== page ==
Backyard Bug Patrol: "Do Mosquitoes Really Have Preferences?"

Great Falls, Virginia -

Virginia-based pest control company Backyard Bug Patrol recently published a new blog post that explores whether mosquitoes demonstrate a preference when feeding. Homeowners in Virginia and Maryland will find the article, available on the company’s website, both useful and interesting. Find it here:

John Mitchell from Backyard Bug Patrol says, “If you have someone at home who has suffered through constant mosquito bites while you managed not to get bitten once, you might have wondered what makes a person a more attractive target for mosquitoes. Though you might be tempted to point your finger at ‘tasty blood’ as the reason, that’s not quite right. There are various reasons why a mosquito might bite one person and not the next, and in our new blog post, we explore a few of these reasons.”

The first reason the blog post discusses is body odor. The human skin produces and releases chemicals called volatile organic compounds (VOC). VOCs are particularly influenced by bacteria that live under the skin that may either entice or repel mosquitos. Compounds, such as lactic acid and ammonia, have been proven to be more attractive to mosquitoes, and while researchers are still investigating the causes of the variations in body odor that make certain people more attractive to mosquitoes, findings thus far show that specific causes could include genetics, certain bacteria on the skin, or a combination of these factors.

A diet can also have an effect. Studies have also shown that beer and alcohol consumption can lead to a person becoming more attractive to mosquitoes. Similarly, bananas have also been shown to have some effect on making someone attract mosquito bites. Sweating and body temperature can be affected by what a person eats as some foods raise the body’s metabolism, and sweating can contribute to body odor that attracts mosquitoes.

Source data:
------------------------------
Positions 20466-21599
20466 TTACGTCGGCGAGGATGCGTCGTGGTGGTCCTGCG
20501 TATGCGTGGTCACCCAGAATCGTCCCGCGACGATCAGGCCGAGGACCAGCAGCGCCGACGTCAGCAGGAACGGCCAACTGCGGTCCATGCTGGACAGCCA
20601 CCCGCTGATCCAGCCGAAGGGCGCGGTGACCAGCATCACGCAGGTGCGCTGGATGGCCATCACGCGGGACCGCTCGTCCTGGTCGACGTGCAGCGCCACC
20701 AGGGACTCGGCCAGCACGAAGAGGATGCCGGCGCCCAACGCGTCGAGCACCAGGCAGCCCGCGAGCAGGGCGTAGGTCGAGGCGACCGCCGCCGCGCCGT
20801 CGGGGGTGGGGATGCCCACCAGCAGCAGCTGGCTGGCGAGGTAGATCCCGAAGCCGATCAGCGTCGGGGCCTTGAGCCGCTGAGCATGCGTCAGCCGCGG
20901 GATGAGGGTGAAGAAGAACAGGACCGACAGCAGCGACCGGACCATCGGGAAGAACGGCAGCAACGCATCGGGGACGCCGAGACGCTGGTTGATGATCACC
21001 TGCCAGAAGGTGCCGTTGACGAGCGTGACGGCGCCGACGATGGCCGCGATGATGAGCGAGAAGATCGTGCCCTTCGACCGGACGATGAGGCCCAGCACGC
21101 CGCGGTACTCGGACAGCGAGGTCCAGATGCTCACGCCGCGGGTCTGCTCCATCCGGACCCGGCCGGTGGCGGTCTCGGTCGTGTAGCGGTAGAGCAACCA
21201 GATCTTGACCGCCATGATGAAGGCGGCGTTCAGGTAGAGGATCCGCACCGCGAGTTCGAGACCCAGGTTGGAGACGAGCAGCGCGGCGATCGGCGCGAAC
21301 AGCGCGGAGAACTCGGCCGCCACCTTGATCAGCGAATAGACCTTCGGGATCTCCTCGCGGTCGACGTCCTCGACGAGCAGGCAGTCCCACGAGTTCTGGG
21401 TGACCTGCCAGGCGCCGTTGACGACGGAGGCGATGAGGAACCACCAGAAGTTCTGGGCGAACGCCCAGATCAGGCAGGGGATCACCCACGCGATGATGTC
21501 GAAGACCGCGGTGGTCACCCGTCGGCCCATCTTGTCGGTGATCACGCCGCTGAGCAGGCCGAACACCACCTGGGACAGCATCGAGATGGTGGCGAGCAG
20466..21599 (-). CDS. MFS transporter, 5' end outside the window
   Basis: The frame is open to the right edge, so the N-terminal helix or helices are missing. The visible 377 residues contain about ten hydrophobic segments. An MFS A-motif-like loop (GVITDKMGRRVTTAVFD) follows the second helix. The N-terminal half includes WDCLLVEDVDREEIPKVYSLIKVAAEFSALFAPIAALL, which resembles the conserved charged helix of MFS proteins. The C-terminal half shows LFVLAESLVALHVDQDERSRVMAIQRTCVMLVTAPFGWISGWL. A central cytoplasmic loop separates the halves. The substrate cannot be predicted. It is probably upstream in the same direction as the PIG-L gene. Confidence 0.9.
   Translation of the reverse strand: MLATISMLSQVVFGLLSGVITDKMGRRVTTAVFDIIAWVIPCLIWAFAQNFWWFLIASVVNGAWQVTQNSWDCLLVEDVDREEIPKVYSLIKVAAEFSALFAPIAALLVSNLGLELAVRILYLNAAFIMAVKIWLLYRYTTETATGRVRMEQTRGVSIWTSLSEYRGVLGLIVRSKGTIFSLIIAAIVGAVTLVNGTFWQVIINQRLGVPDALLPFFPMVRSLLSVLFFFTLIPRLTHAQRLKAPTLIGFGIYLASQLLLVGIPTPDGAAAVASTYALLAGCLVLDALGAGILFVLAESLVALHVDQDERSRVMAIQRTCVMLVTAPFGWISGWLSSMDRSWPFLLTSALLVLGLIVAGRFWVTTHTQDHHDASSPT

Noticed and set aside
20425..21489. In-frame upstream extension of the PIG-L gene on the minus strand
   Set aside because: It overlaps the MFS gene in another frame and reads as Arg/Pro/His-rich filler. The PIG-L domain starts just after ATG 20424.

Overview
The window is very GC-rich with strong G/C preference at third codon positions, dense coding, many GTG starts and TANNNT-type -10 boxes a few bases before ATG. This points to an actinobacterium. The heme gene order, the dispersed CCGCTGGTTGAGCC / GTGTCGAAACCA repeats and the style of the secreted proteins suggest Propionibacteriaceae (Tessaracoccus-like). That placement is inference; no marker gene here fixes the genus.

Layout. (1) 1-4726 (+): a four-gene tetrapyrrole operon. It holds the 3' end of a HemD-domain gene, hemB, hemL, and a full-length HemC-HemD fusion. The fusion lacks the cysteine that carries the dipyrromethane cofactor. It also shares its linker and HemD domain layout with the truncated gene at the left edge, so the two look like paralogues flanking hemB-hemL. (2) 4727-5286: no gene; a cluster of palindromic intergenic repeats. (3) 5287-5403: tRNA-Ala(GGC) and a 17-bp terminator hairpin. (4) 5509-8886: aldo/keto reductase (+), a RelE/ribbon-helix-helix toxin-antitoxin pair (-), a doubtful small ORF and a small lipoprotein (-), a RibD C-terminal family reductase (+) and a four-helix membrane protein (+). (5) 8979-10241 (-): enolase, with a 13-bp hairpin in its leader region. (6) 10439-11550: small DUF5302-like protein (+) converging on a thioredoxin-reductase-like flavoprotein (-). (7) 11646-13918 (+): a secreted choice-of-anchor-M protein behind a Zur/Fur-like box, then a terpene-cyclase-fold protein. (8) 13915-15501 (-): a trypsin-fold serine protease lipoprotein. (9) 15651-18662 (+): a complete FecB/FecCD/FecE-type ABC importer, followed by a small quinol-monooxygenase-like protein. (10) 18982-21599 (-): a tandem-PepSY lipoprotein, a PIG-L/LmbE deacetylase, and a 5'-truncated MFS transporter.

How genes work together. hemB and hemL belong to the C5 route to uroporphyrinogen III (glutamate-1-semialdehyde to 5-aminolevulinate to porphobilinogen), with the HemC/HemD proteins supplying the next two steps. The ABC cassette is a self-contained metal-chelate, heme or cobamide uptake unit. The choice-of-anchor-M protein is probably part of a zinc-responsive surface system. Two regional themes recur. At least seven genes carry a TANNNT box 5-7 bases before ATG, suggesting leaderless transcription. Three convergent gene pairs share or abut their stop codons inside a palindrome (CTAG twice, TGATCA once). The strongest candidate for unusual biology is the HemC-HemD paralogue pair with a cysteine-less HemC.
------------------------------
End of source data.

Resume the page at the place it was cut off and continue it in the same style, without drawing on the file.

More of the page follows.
The blog post also shares that mosquitoes have the ability to sense carbon dioxide from a distance, which is what leads to mosquitoes buzzing about as they fly around a person’s head. Breathing heavily, due to exercise or exertion, can make them more attractive for mosquitoes as well because carbon dioxide happens to be one of the VOCs that mosquitoes are very good at zeroing in on. People who are built heavier tend to breathe heavier, which can in turn make them more likely to be targeted by mosquitoes. The full blog post on Backyard Bug Patrol’s website goes into further details about what makes people more attractive to mosquitoes and how they may defend against mosquitoes.

The high-quality services offered by Backyard Bug Patrol have earned the company great praise from its customers, as is made evident here: Shauna Shapiro writes in her 5-Star review, “Backyard Bug Patrol is the third and final mosquito service we have used. The organic spray is non toxic for our dogs, smells great and works like a charm. They are always on time, respond to emails and/or phone calls quickly and always let me know they are coming. We are so glad we finally found them and recommend them to everybody we know.”

In another review, Jessica Bernstein writes, “I’ve been using Backyard Bug Patrol for more than five years now. Their treatments are quite effective at reducing the number of mosquitoes in the yard. Used to be able to step outside without getting bitten up. Now I can comfortably enjoy being outside. Their treatments also help eliminate fleas and ticks, which makes me feel better when my dog is in the yard. They are reliable, and the technicians are courteous.” Backyard Bug Patrol was established in 2010, and the company has strived to provide first-class pest control services to the Great Falls community ever since.

Anyone who wishes to learn more about Backyard Bug Patrol and the various services they provide can find more information on the company’s website. Backyard Bug Patrol encourages interested parties to get in touch with John Mitchell directly via email or phone for any questions or concerns. Social media users can find Backyard Bug Patrol on Facebook:


For more information about Backyard Bug Patrol, contact the company here:

Backyard Bug Patrol
John Mitchell
(703) 621-7116
Backyard Bug Patrol
Great Falls, VA 22066